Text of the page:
Journal | Salon | Portal (ISSN 1466-4615)

Vol. 6 No. 38, November 2002



R. J. Warren Zanes


Photography Into Motion



_Fugitive Images: From Photography to Video_

Edited by Patrice Petro

Bloomington: Indiana University Press, 1995

ISBN 0-253-20890-4

314 pp.


The processes through which the many-voiced character of academic conferences finally become published volumes of essays are many. Generally speaking, however, editors often choose either to foreground that intrinsic polyvocality, or instead distinguish certain recurring themes from among a conference's multiple fields of inquiry, using those themes to frame the proceedings in hindsight, to confer a degree of order that was perhaps not conspicuous at the time of the event itself. _Fugitive Images: From Photography to Video_ is a volume belonging to the former category. The range of the collection's essays, at times verging on disjuncture, both betrays the roving spirit that marks academic gatherings and reflects the character of the photographic medium itself, a medium that could also, and appropriately so, be described as roving. Indeed, photography goes everywhere.


Among the diverse essays gathered in _Fugitive Images_ are those that consider specific histories of photography, a few of which describe the absorption of photography into discourses preexisting the birth of the medium, essays that go more directly to the matter of photography's ontological status, and essays that elaborate and explore the theoretical legacies that seem to offer the most to contemporary critical studies of photography. What sets the volume apart from comparable edited collections, however -- I think, for instance, of Victor Burgin's _Thinking Photography_, Richard Bolton's _The Contest of Meaning_, Carol Squiers's _The Critical Image_, and even Alan Trachtenberg's more historically comprehensive collection _Classic Essays on Photography_ -- is the fact that the majority of the writers involved in _Fugitive Images_ are first and foremost film theorists.


While a few among the authors collected are known primarily for their critical interest in the photographic image, most notably John Tagg, they are the exceptions. What this film theory association finally means, however, is that, more than the topics mentioned above, the matter of the relation between the still image and the moving image emerges as the issue of particular critical interest. But as that issue is not pressed into service as the structuring center around which the volume coheres, there are essays in the volume, Tagg's included, that do not touch upon the subject, even indirectly, and there are several essays that go between discussions of photography and film without addressing explicitly the consequences and questions that emerge in the process. Nonetheless, the porous border between the still and the moving image is the matter that haunts the volume in various ways.


Edward Buscombe's essay 'Inventing Monument Valley' considers the inheritance by Hollywood Westerns of certain landscape traditions, traditions associated with Romantic painting and filtered through the various geographic survey photographies that were a part of the exploration of the American West. Buscombe focuses on the making of an iconic landscape, giving particular attention to John Ford's part in constructing Monument Valley as one such place/symbol. Suggesting that Monument Valley and the Grand Canyon were made to signify not simply the Western but 'America itself', Buscombe makes the point that these were places that, in some sense, could not be seen until they were constructed as seeable through various cultural channels. In the process of making such an argument, Buscombe enumerates some of those cultural channels, including those of art, of science, of industry, and of tourism, demonstrating how these many discursive strands contributed to the making of a cinematic icon.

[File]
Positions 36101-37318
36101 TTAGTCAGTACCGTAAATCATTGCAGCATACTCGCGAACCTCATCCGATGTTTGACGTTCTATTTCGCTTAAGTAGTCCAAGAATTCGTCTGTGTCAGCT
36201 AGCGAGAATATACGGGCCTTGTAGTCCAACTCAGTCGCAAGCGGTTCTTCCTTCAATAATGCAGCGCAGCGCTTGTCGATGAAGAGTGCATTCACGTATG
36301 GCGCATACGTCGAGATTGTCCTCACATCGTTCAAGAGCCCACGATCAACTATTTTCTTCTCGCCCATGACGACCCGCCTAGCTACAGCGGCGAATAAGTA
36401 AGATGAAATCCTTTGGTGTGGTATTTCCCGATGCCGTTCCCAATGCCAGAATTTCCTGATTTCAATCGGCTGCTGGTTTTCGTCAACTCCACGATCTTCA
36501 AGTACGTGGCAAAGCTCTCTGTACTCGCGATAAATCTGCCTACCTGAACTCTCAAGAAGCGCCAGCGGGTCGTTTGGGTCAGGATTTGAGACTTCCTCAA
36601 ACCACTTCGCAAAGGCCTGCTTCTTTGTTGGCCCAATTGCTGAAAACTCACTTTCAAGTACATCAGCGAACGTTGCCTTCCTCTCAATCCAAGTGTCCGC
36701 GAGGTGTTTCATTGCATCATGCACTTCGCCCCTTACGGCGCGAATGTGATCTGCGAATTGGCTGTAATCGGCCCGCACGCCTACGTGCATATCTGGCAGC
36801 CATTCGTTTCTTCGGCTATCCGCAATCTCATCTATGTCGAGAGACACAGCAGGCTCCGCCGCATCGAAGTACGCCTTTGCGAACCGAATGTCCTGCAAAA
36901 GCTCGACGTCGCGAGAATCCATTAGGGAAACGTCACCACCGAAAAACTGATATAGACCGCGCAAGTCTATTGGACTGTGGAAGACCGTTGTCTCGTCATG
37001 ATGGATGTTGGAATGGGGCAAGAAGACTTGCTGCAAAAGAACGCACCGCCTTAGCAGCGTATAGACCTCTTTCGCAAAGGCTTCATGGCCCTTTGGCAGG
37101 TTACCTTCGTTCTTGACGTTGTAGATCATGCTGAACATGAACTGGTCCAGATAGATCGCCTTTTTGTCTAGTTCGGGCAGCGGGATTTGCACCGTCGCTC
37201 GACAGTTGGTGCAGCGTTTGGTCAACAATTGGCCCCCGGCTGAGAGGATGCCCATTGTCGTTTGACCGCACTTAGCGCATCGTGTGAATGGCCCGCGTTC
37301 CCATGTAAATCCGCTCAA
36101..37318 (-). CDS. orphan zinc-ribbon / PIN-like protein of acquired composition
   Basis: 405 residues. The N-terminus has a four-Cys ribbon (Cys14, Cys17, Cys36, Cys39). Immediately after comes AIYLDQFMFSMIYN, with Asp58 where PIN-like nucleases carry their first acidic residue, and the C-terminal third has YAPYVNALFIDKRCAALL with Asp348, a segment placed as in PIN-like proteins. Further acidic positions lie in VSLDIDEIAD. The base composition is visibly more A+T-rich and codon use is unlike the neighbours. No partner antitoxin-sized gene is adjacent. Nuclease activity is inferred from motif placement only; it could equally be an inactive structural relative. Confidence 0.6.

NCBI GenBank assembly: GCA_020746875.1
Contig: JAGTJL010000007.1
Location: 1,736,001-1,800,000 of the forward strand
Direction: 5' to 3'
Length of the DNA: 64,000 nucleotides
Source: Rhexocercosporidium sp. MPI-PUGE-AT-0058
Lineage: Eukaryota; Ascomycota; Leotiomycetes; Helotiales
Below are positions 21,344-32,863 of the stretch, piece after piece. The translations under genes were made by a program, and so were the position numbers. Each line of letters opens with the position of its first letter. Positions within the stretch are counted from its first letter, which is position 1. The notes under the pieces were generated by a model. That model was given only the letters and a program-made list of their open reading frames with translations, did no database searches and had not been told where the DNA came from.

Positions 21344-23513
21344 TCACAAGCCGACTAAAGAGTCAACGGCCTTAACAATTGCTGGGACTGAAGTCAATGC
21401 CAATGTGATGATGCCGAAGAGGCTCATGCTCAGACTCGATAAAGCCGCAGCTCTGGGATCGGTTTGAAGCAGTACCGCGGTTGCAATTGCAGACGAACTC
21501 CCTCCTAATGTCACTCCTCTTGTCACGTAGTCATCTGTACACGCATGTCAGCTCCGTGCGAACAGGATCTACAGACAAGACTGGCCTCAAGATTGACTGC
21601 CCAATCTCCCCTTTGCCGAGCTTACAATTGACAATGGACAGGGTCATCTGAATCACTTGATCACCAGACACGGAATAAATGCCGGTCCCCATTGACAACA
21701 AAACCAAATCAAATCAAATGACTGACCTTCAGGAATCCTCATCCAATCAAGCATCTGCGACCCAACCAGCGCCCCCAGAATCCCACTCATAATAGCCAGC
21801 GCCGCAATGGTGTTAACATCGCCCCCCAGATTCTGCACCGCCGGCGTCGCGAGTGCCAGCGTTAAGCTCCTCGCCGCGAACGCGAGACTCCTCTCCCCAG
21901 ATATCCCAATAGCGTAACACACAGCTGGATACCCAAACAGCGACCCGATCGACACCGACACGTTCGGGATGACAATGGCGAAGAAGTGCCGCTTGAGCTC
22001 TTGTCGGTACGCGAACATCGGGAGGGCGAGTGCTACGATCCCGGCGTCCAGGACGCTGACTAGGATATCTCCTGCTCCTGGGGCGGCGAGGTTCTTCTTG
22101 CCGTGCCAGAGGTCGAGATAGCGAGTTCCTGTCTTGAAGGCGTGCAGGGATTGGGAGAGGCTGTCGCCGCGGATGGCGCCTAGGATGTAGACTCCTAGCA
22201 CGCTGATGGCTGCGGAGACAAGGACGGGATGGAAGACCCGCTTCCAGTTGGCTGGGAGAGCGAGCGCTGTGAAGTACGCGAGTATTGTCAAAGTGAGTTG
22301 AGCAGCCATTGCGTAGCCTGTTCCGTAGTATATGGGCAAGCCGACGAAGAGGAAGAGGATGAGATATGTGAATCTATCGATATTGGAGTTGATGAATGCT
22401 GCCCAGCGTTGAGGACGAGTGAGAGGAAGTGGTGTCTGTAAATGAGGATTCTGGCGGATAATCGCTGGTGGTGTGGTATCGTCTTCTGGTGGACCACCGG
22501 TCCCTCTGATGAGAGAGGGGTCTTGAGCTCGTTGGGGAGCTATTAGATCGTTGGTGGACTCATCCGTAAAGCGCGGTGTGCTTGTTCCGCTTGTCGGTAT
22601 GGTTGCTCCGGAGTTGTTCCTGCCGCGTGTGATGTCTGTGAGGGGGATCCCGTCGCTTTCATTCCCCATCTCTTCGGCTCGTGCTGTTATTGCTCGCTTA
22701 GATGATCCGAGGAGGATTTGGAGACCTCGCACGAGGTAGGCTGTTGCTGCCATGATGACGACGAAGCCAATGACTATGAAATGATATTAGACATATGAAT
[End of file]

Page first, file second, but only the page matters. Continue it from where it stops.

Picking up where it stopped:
Buscombe's essay offers a rather straightforward discussion of the relation between particular genre conventions, in this case pertaining to the Western, and the pictorial legacies (whether still photography or, earlier yet, Romantic painting) that precede and, finally, inform those conventions. Embedded in this discussion is the simultaneous argument that still images, for instance the *scientific* images of geographic surveys, are always already polysemic, open to resignification. Both of these main points are, in many ways, not difficult to digest. In fact, in consideration of the probable target audience of _Fugitive Images_, Buscombe's essay seems one that will likely find the fewest to argue against its main theoretical premises.


Equally well-crafted, but more individual as a scholarly contribution, is Tom Gunning's 'Phantom Images and Modern Manifestations', being among the collection's most satisfying pieces. Gunning makes the valuable point that photography has multiple histories, histories that are often overshadowed by that more monolithic history of photography as index. Referring to Freud's theory of the uncanny, Gunning argues that photography's capacity to produce a double is an aspect of its ontology that, particularly in the 19th century, made photography a perfect if unlikely tool for those seeking to look beyond this world into its uncanny other, the spirit world. At a profound remove from a history of photography that emphasizes the camera's visual truth as it is related to a Cartesian tradition, this study of, among other things, Spiritualist photography uncovers a modern conception of evidence quite apart from that associated with photography's documentary legacy. Here, the notion of photography as a *medium* is given new resonance.